Inscriptions: Summary and Analysis

One’s-Self I Sing - Summary
Inscriptions begins with the poem One’s-Self I Sing, a celebration of “The Modern Man.” Whitman begins by declaring: “One’s-Self I sing, a simple separate person,/Yet utter the word Democratic, the word En-Masse.” He continues his salute to both men and women (“the female equally with the male I sing”), and he describes human life as “immense in passion, pulse, and power.”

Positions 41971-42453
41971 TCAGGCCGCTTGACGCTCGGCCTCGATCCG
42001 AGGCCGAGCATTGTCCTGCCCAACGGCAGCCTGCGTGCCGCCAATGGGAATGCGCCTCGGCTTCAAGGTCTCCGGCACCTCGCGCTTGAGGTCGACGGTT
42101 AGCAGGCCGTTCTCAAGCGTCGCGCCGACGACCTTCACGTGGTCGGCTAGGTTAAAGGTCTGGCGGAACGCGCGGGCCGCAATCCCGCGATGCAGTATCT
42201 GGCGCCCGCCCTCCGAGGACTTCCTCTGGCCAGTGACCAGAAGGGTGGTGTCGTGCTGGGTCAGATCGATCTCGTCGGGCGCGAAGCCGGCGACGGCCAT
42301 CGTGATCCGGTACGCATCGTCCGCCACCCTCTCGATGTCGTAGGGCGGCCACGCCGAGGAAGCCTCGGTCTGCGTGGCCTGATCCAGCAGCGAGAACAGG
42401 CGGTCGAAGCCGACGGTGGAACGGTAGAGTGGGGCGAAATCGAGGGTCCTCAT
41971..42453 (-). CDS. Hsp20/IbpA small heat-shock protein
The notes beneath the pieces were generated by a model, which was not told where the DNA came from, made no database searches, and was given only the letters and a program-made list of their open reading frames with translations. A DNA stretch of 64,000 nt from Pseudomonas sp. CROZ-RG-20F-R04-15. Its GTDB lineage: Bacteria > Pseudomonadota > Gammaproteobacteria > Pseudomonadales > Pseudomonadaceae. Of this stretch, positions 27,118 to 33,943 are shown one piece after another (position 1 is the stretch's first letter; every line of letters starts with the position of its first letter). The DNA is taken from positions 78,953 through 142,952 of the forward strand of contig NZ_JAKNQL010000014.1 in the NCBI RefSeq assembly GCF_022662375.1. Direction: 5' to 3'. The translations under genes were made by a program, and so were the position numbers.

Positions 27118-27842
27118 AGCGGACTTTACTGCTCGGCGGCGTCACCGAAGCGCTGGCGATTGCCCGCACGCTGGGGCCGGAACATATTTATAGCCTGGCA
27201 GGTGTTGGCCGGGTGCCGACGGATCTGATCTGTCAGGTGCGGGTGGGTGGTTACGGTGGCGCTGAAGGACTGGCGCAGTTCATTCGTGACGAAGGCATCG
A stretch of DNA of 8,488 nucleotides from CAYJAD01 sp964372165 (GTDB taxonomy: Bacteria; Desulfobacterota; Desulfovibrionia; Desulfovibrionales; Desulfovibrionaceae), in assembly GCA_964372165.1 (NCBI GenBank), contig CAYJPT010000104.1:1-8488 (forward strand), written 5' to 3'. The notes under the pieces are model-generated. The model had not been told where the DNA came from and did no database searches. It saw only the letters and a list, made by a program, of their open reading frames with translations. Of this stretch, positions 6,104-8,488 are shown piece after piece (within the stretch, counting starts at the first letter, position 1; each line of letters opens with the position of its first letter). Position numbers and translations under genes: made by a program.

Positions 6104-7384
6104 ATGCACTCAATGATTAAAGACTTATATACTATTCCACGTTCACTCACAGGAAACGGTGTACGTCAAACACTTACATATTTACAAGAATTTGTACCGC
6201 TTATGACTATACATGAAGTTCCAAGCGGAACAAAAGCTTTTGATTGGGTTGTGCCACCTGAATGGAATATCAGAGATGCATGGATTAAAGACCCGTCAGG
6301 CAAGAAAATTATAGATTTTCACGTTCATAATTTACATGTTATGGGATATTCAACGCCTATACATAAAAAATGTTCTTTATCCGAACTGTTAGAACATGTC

In Cabin’d Ships at Sea - Summary
Whitman depicts a sailing ship at sea (“joyous full of faith, spreading white sails”), and then goes on to compare his book of poems to a ship, calling it “a lone bark cleaving the ether …,” and his readers mariners on a...

(The entire section is 939 words.)